Friday, Dec 19, 2014

Pune sees increase in addition & absorption of office space

The report, which compared the addition of the office space in various metros, placed Bangalore and Hyderabad below Pune's market. The report, which compared the addition of the office space in various metros, placed Bangalore and Hyderabad below Pune's market.
Written by Parthasarathi Biswas | Pune | Posted: January 17, 2014 2:15 pm | Updated: February 6, 2014 2:55 pm

While the residential real estate market of Pune is going through a definite slowdown, the office space market is experiencing a veritable windfall. As per the latest reports of CBRE Commercial Real Estate Services, of the 7.3 million sq ft of office space supply in the Indian market in the fourth quarter of 2013, Pune saw an addition of 2 million sq ft.

The report, which compared the addition of the office space in various metros, placed Bangalore and Hyderabad below Pune’s market. The reason for the good performance for Pune was the delayed completion of a number of commercial and Special Economic Zone (SEZ) projects in the last quarter of 2013.

High vacancies and lower demand levels had resulted in quite a few projects getting delayed in the previous quarters of 2013, leading to a significant supply addition by the year-end. Areas like Viman Nagar, Magarpatta, Aundh, Baner, Shanker Seth Road, Senapati Bapat Road and Pune Ahmednagar Road saw the maximum supply to the tune of 62 per cent. Around 1 million sq ft of IT SEZ space was added to the city’s existing stock with the completion of EON SEZ in Kharadi.

Pune’s total office space absorption in 2013 stood around 2 million sq ft, with the fourth quarter contributing to about 520,000 sq ft — a q-o-q growth of around 23 per cent over the absorption in Q3 2013.

With supply numbers overriding absorption levels, rental values remained under pressure and continued to maintain stability across most micro-markets during the review period. While off CBD rental values in the IT/IT SEZ segment remained stable, the commercial segment saw a negligible appreciation of about 1-2 per cent in rental values, owing to persistent demand from corporates preferring to set up offices in the region.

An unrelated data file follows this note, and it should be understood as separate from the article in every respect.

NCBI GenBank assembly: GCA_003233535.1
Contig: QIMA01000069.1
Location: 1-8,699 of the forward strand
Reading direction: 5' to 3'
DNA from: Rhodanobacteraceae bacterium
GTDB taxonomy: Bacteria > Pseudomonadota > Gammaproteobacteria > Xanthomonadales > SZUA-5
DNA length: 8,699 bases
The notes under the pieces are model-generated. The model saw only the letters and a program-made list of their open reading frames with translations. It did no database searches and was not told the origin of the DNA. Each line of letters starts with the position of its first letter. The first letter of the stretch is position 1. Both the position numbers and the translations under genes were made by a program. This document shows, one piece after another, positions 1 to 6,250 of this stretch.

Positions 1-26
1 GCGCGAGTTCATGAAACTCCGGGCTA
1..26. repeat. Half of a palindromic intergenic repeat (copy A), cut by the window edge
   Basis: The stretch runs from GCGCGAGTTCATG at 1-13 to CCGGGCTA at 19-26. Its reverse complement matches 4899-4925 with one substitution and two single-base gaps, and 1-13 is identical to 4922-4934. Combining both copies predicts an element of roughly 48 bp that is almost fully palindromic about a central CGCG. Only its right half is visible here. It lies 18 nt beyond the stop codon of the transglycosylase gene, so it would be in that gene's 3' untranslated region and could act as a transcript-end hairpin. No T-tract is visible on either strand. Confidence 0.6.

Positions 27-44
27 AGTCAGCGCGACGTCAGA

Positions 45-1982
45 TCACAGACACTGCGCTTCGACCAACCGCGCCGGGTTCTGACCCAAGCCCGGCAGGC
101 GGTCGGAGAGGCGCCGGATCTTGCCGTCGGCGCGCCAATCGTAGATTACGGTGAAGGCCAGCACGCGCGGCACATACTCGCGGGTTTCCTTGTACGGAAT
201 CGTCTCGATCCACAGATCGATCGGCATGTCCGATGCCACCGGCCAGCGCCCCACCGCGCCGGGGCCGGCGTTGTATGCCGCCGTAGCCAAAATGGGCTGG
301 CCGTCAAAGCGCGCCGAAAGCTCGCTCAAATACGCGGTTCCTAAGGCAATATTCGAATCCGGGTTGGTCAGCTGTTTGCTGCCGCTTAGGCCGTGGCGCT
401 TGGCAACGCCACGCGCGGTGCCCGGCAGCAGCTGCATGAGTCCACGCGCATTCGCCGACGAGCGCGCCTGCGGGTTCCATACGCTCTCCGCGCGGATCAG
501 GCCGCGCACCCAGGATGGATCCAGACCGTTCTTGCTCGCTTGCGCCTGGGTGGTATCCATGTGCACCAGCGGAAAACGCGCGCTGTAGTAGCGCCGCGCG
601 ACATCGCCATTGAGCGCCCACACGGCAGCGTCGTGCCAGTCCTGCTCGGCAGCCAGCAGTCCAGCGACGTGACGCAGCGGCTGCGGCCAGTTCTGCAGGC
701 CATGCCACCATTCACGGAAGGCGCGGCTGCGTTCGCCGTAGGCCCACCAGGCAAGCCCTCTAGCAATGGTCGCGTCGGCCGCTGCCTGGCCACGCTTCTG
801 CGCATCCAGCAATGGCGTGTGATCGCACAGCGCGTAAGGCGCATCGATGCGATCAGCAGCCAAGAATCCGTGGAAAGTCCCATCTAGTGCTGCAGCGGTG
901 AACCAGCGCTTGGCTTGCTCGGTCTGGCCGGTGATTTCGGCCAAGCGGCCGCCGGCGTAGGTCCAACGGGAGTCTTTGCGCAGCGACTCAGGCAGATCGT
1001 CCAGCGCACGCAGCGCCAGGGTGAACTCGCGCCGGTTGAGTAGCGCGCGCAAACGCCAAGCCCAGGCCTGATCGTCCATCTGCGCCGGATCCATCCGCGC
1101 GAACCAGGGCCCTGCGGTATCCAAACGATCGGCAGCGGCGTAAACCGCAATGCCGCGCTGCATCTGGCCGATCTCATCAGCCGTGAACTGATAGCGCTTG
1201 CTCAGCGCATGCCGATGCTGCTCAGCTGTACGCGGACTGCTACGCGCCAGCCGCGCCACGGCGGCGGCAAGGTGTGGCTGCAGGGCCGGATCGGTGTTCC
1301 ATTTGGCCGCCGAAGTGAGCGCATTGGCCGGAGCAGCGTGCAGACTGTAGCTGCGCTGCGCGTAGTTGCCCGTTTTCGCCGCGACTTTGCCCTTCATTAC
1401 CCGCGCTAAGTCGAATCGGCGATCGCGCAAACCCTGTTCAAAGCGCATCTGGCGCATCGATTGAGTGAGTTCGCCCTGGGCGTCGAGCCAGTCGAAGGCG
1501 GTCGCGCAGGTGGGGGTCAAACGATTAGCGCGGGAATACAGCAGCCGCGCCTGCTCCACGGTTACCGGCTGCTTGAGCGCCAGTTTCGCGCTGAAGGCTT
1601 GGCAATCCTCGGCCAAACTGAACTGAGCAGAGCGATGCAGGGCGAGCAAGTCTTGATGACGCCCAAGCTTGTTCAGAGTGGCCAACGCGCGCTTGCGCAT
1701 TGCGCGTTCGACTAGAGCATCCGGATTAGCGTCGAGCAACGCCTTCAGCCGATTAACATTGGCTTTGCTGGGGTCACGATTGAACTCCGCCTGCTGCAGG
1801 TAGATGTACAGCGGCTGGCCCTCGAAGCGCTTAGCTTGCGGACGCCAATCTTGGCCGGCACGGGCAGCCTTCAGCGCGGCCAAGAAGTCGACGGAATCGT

Realtor Atul Goel said Pune has emerged as a preferred destination for many companies based out of Mumbai. “The growth in Pune is fuelled by many sectors. Thus, even if there is a slowdown in one sector, the growth in others ensures that the industrial health of the city is good,” he said.

He added that of late many auto ancillary companies, which were based out of Mumbai, have started shifting to Pune as the real estate is cheaper. “This growth of the city as per the commercial real estate scenario would last unhindered for the next three years,” he said.

S K Jain, president of the Mahratta Chambers of Commerce Industries and Agriculture, said although the economy is going through a slow phase, overall sentiments are optimistic. “In anticipation of the stability that would come post the general elections of 2014, many industries are making plans of expansion. Pune is slowly emerging as a preferred destination for expansion as working here is much easier than cities like Mumbai,” he said.

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